Dry Eye Syndrome Symptoms & Causes
A large number of individuals are affected by Dry Eye Syndrome, which is when your eyes do not produce enough tears (aqueous or water deficient dry eye). When tear production is inadequate or unstable, it can make your eyes feel uncomfortable and lead to inflammation and damage to the eye’s surface. Learn more about the causes and symptoms of Dry Eye Syndrome below. If you believe you are suffering from this condition, contact the eye experts at Cavanaugh Eye Center today for dry eye treatment.
Dry Eye Symptoms
Dry Eye Syndrome describes a group of conditions that cause inflammation on the surface of your eyes and disrupt your eyes’ tear film. The most common symptoms of Dry Eye Syndrome are:
- A stinging, burning, or gritty/itchy sensation in your eyes
- Watery eyes/excessive tearing
- Eye redness
- Tired, heavy, or sore eyes
- Blurred vision
- Fluctuating vision
- Discomfort when wearing contact lenses
What Causes Dry Eyes?
Dry eyes are caused by a variety of reasons that disrupt the healthy tear film. Your tear film has a very specific recipe of mucus, water, and lipids that have vision, anti-inflammatory, and comfort properties. If your tear film is disrupted from an imbalance of surface oils, your tears evaporate quickly and dry eye symptoms ensue.
Meibomitis (evaporative dry eye) is a secondary cause of Dry Eye Syndrome and is also very common. Meibomitis causes clogging of the tiny oil glands that line your upper and lower eyelids (meibomian glands).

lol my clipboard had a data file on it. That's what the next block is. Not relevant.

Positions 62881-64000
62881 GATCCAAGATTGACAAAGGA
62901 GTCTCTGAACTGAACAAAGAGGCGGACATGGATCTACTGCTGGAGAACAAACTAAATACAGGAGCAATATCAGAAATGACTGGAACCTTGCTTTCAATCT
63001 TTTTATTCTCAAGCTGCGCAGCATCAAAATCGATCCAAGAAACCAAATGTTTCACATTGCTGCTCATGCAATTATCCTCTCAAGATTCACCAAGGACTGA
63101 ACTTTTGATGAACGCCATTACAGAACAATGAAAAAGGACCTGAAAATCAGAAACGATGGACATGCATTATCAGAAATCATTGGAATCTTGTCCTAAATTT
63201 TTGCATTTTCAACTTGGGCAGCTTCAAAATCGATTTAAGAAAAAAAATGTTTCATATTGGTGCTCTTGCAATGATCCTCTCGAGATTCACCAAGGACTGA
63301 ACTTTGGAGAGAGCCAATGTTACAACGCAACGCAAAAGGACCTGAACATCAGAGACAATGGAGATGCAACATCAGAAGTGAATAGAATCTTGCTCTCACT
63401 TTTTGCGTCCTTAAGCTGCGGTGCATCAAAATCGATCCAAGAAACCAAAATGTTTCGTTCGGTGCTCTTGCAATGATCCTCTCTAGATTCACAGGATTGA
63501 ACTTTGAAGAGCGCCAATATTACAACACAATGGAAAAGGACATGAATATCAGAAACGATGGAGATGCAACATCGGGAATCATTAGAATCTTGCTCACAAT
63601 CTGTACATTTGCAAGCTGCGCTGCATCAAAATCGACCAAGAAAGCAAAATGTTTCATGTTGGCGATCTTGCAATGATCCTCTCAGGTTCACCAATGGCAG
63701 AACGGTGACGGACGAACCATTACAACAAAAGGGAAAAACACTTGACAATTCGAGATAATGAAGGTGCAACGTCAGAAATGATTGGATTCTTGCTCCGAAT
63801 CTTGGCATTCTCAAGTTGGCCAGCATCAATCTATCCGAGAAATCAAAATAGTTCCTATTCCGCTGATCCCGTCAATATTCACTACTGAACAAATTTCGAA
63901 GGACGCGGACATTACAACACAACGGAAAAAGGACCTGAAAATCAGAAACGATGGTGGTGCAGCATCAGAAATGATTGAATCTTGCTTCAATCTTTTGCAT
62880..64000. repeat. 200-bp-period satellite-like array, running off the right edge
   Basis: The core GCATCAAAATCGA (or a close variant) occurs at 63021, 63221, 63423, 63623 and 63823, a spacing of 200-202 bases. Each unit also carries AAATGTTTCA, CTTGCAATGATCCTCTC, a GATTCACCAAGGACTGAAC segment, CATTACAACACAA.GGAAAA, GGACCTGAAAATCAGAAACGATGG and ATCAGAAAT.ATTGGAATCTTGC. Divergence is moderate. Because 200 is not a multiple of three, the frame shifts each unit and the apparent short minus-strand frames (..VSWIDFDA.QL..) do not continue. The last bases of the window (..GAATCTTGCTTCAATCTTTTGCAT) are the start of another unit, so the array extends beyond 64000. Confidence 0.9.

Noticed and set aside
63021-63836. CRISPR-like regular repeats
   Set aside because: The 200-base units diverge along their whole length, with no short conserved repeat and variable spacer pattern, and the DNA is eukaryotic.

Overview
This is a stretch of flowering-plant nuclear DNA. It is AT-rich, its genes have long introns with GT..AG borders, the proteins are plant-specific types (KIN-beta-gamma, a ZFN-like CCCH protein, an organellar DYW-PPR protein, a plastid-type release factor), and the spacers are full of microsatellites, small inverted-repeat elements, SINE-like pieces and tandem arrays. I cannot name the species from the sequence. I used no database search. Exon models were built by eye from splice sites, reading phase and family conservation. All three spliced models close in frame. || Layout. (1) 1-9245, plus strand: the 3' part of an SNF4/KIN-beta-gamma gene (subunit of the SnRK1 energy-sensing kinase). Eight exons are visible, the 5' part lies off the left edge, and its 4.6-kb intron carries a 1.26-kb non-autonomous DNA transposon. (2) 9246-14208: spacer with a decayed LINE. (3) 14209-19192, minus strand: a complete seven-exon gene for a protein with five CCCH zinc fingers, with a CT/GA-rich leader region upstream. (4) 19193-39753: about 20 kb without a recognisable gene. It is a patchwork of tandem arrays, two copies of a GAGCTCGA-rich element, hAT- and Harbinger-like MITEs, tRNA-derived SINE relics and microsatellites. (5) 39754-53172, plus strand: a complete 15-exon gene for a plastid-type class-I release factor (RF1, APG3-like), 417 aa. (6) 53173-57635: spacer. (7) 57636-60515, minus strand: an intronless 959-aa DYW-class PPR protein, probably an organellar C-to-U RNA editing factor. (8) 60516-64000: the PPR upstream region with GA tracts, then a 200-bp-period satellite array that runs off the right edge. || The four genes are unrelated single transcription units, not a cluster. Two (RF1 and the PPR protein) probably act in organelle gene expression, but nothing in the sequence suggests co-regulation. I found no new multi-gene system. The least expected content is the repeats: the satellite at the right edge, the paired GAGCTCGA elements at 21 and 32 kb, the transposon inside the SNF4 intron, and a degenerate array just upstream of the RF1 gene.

The following factors may cause or worsen Dry Eye Syndrome and/or Meibomitis:
- Reading or spending time on the computer
- Hormonal changes like menopause
- Medications such as antihistamines, decongestants, and antidepressants
- Certain eye surgeries such as cataract or refractive surgery
- Environmental conditions such as wind, winter, or dry climates
- Various medical conditions such as diabetes, rheumatoid arthritis, or thyroid problems
Mask Associated Dry Eye
Due to the COVID-19 pandemic, Mask Associated Dry Eye (MADE) has become a problem for many people. As you breathe out, the air is channeled up, out of the top of the face mask and over the surface of the eye. This movement of air over the eye causes tears to evaporate, leaving the surface of the eye dry. Eyes may also feel gritty, irritated, itchy, watery, and look red.
To combat this, make sure your mask fits well and consider taping the top edge of the mask for prolonged wear. You may also alleviate dry feeling eyes by using lubricating eye drops. Our eye doctors, Dr. Cavanaugh and Dr. Jaynes, can recommend a solution for you.
Dry Eye Diagnosis in Kansas City
Dry eye symptoms are likely to worsen if left untreated. If you’ve experienced any of the symptoms listed above, contact Cavanaugh Eye Center to schedule an eye exam with our trained professionals for proper diagnosis and treatment.
Phone: (913) 897-9200